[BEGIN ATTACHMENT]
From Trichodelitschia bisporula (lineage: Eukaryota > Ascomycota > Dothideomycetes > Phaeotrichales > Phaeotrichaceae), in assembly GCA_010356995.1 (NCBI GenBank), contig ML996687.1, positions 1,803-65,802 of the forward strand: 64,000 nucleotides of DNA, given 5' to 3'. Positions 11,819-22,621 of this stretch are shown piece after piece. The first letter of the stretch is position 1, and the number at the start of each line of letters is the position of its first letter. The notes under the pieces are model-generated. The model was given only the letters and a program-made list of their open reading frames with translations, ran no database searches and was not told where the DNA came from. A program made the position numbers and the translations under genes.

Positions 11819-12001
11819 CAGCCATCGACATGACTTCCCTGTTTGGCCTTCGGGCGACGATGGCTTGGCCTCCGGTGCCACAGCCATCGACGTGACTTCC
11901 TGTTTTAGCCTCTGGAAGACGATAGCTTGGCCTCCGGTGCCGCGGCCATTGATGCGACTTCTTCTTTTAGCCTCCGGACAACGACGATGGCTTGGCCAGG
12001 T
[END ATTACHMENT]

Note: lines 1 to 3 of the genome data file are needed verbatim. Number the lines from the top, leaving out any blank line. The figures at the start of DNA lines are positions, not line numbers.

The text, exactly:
From Trichodelitschia bisporula (lineage: Eukaryota > Ascomycota > Dothideomycetes > Phaeotrichales > Phaeotrichaceae), in assembly GCA_010356995.1 (NCBI GenBank), contig ML996687.1, positions 1,803-65,802 of the forward strand: 64,000 nucleotides of DNA, given 5' to 3'. Positions 11,819-22,621 of this stretch are shown piece after piece. The first letter of the stretch is position 1, and the number at the start of each line of letters is the position of its first letter. The notes under the pieces are model-generated. The model was given only the letters and a program-made list of their open reading frames with translations, ran no database searches and was not told where the DNA came from. A program made the position numbers and the translations under genes.

Positions 11819-12001
11819 CAGCCATCGACATGACTTCCCTGTTTGGCCTTCGGGCGACGATGGCTTGGCCTCCGGTGCCACAGCCATCGACGTGACTTCC